• Strawberry, fresh, field grown in Finland 0.41 kg CO₂e/ kg

Modified

Derived from a company’s supply chain or tailored to better reflect specific processes. For example:

  • Strawberry, fresh, organic certified, 2022, Finland 0.39 kg CO₂e/ kg 

Modeled

Developed through modeling processes. For example:

  •  Strawberry, fresh, organic certified, Hannula’s farm, 2022, Finland 0.40 kg CO₂e/ kg

4 categories of emission factors

Typically, the first carbon footprint calculations are done using generic emission factors, with progression toward more precise factors as expertise grows. A good guideline is to calculate activities with the greatest climate impacts using the most accurate emission factors possible.

Calculated carbon footprints can also serve as emission factors. For instance, the carbon footprint of frozen strawberries can be used to calculate strawberry jam’s carbon footprint. In practice, therefore, emission factors and carbon footprints refer to the same thing.

Modeling emission factors

Various methods are used in the modeling process, for instance, the Intergovernmental Panel on Climate Change (IPCC) has issued numerous modeling guidelines for different categories.

There are also other modeling methods, and results obtained through different means may differ, making comparisons challenging. Sometimes, calculation methods are not publicly disclosed, although transparency is crucial for enabling comparisons.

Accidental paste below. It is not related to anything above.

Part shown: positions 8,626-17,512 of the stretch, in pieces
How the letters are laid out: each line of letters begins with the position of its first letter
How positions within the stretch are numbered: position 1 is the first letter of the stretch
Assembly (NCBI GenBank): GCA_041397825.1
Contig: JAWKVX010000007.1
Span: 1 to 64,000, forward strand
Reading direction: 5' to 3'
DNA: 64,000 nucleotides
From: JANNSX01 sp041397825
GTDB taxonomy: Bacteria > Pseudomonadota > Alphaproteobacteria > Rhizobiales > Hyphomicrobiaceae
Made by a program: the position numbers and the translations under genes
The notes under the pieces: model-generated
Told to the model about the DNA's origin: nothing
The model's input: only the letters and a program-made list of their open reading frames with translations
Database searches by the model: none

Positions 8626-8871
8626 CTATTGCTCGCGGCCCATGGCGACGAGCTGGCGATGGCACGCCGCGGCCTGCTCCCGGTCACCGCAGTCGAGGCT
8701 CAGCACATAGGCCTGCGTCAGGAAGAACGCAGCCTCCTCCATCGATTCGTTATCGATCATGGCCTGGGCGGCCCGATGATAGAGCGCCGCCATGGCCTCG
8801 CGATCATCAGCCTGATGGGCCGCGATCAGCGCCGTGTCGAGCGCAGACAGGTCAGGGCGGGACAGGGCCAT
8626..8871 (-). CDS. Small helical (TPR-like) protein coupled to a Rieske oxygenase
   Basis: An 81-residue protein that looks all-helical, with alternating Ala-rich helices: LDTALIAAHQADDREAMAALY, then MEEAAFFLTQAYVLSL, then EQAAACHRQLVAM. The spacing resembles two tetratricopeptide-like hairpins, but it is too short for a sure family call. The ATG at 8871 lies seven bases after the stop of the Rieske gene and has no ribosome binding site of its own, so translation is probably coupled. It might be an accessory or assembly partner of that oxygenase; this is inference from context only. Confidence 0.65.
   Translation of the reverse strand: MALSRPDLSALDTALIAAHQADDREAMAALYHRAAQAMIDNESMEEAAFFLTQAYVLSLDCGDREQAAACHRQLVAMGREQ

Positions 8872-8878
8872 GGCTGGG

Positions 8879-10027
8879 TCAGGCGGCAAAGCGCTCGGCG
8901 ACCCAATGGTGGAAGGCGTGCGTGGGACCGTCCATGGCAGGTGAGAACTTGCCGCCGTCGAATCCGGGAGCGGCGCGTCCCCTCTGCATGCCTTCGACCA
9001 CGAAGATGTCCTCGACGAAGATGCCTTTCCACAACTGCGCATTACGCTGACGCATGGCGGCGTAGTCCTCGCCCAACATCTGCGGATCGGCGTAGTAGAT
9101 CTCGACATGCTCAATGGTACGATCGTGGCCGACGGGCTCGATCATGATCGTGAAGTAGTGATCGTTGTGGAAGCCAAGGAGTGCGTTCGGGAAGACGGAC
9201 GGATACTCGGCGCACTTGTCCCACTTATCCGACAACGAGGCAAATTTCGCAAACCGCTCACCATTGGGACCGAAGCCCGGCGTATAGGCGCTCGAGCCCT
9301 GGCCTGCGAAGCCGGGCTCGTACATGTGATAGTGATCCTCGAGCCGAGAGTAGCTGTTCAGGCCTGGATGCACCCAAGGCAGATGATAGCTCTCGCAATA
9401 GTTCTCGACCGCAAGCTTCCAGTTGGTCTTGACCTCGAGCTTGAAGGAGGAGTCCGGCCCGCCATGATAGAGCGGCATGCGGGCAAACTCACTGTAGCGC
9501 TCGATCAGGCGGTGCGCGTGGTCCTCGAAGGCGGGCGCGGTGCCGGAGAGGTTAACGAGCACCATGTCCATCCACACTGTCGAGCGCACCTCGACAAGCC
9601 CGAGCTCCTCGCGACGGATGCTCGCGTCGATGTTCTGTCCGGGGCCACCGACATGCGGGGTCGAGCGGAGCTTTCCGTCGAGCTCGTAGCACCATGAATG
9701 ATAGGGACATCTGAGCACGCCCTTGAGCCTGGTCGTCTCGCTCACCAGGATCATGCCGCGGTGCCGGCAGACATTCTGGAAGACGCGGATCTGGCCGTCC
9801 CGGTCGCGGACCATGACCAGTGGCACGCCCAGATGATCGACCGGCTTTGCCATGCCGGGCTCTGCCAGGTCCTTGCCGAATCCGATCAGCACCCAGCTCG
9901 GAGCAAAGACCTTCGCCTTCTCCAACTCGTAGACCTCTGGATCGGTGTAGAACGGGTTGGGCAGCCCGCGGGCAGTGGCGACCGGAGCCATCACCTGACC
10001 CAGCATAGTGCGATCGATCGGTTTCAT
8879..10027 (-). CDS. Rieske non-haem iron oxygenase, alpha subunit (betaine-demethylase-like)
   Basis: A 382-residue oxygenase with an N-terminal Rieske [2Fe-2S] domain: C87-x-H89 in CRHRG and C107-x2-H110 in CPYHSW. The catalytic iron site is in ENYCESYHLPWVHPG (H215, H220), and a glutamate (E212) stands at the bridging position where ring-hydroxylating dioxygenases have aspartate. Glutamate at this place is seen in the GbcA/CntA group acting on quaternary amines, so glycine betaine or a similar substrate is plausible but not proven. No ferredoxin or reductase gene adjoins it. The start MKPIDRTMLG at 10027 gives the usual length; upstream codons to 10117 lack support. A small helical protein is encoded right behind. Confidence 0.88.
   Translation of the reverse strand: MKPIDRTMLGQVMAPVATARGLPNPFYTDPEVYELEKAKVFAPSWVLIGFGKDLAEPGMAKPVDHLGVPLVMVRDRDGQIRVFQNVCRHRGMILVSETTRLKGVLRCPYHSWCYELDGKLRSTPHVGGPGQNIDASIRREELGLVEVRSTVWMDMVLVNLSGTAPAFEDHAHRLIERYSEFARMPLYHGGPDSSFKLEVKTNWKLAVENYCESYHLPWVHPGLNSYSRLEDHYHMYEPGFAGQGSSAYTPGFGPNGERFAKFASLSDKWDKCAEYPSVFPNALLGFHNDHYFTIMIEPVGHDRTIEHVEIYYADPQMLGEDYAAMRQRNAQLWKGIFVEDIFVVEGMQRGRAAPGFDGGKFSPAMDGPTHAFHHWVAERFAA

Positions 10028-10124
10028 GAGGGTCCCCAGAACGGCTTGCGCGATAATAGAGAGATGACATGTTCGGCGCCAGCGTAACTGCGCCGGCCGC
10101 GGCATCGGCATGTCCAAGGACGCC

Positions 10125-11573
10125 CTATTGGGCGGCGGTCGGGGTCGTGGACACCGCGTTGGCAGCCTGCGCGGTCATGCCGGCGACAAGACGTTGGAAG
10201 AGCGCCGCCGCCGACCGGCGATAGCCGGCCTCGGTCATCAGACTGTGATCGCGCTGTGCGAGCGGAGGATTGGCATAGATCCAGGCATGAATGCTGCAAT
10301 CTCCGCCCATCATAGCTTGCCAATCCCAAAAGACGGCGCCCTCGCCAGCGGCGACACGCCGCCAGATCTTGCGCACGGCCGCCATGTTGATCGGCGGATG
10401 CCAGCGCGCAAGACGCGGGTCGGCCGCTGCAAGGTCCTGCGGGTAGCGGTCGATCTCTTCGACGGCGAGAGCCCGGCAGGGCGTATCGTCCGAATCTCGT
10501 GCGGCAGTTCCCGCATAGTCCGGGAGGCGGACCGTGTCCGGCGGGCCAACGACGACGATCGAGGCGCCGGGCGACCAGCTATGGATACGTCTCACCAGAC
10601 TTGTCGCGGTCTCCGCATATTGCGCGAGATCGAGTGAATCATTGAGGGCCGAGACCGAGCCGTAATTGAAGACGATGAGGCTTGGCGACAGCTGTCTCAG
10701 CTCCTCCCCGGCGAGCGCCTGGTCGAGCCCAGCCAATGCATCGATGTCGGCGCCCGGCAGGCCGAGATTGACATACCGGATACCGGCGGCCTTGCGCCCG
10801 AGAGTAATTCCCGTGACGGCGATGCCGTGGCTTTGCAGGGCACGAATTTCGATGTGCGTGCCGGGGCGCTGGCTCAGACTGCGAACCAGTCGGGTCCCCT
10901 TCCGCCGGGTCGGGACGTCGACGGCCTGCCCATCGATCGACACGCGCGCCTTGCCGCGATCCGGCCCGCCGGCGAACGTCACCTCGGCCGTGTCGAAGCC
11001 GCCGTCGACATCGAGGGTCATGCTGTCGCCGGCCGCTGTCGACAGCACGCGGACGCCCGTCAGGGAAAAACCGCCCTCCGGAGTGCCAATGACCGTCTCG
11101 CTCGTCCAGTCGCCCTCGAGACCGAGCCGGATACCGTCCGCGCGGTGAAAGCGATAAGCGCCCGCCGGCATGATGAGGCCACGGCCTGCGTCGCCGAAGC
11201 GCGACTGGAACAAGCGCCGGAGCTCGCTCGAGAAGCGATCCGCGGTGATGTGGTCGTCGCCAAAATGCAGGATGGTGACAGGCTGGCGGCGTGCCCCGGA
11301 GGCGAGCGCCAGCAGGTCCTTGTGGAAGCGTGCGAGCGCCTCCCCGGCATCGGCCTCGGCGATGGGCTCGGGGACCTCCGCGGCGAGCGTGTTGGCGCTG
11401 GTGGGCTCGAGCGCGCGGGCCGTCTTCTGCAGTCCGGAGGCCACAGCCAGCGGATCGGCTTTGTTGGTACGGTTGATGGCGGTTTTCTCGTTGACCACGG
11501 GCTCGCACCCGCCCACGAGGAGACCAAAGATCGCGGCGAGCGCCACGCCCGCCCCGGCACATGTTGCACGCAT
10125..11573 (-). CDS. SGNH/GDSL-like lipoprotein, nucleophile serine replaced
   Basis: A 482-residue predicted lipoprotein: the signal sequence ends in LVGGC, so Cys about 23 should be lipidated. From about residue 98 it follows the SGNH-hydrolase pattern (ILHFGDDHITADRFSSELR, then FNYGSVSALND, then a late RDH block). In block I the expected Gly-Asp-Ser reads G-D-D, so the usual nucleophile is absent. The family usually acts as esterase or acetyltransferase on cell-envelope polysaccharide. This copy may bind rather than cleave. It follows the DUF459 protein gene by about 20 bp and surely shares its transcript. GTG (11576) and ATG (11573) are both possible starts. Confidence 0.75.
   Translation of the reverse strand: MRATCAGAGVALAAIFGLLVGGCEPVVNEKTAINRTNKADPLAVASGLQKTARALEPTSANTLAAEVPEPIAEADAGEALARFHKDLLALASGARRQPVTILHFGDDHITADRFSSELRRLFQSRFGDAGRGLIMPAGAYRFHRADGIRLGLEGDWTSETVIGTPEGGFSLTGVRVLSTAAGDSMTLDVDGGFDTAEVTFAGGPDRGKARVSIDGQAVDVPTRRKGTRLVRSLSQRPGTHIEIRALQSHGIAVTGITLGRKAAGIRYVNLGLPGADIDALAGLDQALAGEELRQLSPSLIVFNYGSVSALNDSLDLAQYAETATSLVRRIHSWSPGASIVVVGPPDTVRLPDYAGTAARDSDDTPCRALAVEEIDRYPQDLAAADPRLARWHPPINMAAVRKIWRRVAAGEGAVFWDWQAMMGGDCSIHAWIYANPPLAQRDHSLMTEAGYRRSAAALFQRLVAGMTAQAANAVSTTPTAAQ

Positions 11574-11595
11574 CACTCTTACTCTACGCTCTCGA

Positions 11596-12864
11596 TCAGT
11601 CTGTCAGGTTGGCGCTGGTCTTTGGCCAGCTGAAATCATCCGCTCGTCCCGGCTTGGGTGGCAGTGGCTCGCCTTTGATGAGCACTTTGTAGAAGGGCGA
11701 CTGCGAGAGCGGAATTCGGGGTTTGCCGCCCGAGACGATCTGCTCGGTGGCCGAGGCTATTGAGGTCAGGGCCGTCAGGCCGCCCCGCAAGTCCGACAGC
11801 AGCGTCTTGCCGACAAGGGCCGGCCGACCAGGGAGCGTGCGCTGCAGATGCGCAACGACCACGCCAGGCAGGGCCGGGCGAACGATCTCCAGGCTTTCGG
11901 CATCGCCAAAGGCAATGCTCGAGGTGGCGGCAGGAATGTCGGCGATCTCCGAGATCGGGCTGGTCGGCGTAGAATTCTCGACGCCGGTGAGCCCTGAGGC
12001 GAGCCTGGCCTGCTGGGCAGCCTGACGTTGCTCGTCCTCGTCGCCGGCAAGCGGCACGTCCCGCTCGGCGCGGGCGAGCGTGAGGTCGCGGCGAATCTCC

Various guidelines, standards, and protocols aim to standardize calculation methods. In Finland, The Natural Resources Institute (Luke) is developing consistent guidelines for modeling emissions and life cycle assessments through the LCAFoodPrint project.

Modeling raw materials in the food industry

In the food industry, raw materials account for the majority of a company’s and product’s carbon footprint. The GHG Protocol encourages calculating the largest emission sources based on primary data, prompting food companies to often model emission factors together with primary producers. This provides a more accurate picture of their own processes and resulting emissions.